The most crowded area of Intel's CES booth? Not the phone section, not tablets, not even two-in-ones. Nope, everyone's huddled around a desk with coffee mugs. That, and a plastic baby doll lying face-up in a carrier. Just like Intel CEO Brian Krzanich hinted, the company is going all-in on wearables this year. Except the outfit isn't showing off fitness trackers; it's showing off an internet-connected baby onesie. Most surprising of all: it's not even a concept but rather, a real, final product that will ship this week.
So what does it do? Best to ignore buzzwords like "smart" and think of this simply as the baby monitor of the future. The Mimo Baby, made by a company called Rest Devices, has two green stripes on the front that are actually respiratory sensors. Additionally, the onesie comes with a removable, turtle-shaped clip, with sensors allowing it to monitor the baby's body position, activity level and skin temperature. Then, parents can see all that data in an iOS/Android app or, potentially, a light-up smart mug that shows the baby's respiratory patterns. In short, then, this is aimed at the same kind of parent who would otherwise buy a baby monitor. Except, you know, it offers an unprecedented amount of data. "You can look at your smartphone and know that everything is OK," said Carson Darling, one of the founders of Rest Devices.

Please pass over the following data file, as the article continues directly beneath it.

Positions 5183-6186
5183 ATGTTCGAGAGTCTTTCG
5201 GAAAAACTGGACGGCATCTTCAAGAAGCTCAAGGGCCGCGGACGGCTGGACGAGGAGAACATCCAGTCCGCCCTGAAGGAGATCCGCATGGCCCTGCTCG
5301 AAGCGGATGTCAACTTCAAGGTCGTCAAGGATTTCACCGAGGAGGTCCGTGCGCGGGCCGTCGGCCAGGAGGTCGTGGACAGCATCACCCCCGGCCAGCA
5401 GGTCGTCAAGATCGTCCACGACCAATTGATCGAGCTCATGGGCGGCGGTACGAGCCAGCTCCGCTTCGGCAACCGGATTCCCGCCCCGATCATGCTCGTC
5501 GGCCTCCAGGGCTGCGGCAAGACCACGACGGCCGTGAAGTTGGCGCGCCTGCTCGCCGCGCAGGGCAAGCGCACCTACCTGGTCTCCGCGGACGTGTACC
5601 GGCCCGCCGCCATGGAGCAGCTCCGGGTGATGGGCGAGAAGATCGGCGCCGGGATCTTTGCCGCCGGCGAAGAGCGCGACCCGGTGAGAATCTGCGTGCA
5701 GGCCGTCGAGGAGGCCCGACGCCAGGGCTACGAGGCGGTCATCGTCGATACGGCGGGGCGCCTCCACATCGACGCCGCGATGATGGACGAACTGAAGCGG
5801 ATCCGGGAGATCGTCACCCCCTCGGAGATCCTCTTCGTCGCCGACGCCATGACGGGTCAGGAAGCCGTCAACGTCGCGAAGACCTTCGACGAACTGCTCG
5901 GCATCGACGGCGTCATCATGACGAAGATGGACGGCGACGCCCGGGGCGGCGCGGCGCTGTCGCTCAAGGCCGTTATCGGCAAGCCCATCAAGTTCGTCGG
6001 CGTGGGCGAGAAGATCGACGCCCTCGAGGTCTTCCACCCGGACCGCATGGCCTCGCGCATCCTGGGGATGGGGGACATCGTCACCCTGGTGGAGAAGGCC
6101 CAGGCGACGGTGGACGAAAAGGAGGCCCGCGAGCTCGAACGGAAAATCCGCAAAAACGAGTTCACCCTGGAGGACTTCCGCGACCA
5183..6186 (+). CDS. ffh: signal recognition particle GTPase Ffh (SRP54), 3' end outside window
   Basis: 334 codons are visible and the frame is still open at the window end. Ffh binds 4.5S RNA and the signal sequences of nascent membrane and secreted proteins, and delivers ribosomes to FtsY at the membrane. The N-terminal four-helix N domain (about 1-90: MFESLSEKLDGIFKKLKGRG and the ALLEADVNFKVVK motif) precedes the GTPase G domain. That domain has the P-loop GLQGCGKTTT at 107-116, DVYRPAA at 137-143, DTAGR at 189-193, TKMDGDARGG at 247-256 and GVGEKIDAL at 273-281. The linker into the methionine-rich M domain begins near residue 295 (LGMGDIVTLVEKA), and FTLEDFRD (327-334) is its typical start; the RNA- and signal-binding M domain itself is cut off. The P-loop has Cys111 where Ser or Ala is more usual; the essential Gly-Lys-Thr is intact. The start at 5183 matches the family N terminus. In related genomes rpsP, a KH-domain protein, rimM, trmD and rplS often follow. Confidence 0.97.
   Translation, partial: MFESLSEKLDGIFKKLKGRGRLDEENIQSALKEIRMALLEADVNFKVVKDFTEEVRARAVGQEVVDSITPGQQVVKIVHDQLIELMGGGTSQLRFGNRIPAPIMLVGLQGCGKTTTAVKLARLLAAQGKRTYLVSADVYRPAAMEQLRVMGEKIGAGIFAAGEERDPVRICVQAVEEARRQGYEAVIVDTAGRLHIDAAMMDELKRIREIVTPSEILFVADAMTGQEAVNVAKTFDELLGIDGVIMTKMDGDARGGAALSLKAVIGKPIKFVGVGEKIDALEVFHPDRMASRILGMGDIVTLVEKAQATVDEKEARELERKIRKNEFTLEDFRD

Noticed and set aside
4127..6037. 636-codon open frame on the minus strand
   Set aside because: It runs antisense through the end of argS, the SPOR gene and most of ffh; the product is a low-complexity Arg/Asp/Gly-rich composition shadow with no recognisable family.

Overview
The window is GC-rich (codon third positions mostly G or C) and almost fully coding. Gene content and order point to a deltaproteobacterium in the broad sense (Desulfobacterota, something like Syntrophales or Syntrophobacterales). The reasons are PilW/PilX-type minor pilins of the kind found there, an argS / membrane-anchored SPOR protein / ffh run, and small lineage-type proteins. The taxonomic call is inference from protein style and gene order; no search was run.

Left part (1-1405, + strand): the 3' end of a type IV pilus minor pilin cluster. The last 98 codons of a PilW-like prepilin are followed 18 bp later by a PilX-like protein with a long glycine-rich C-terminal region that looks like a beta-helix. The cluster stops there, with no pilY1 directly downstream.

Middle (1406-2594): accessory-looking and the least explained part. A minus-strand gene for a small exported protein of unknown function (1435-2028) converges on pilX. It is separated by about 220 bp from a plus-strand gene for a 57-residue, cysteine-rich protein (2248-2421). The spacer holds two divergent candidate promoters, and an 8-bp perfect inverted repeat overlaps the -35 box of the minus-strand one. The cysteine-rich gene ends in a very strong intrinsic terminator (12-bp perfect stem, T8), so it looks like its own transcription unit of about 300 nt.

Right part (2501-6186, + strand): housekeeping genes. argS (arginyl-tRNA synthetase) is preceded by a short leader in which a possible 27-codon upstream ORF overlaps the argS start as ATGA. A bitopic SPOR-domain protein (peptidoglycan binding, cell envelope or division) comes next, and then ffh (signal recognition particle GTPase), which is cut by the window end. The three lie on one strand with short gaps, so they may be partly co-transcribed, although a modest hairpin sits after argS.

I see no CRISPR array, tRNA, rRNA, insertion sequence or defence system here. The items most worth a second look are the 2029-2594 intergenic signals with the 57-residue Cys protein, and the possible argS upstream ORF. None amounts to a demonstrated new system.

Inside, of course, there's an Intel chip running the show -- specifically, a dual-core Edison PC the size of an SD card. What's interesting is that the onesie will actually ship this week without that Intel componentry inside, since Intel has already said that Edison won't ship until this summer. To be sure, Rest Devices will eventually ship an Edison version too, which Darling says will be easier for his company to develop for. In the meantime, though, the non-Edison will still function exactly as advertised. That will sell for $199 as a starter kit, with three onesies and a turtle clip-on. Thereafter, individual onesies will sell in $29 two-packs, with sizes ranging from zero to 12 months. The chances of us reviewing this on a real baby are slim, so you'll have to make do with our photos of a plastic doll. Enjoy, and, uh, please keep the dead baby jokes to yourself.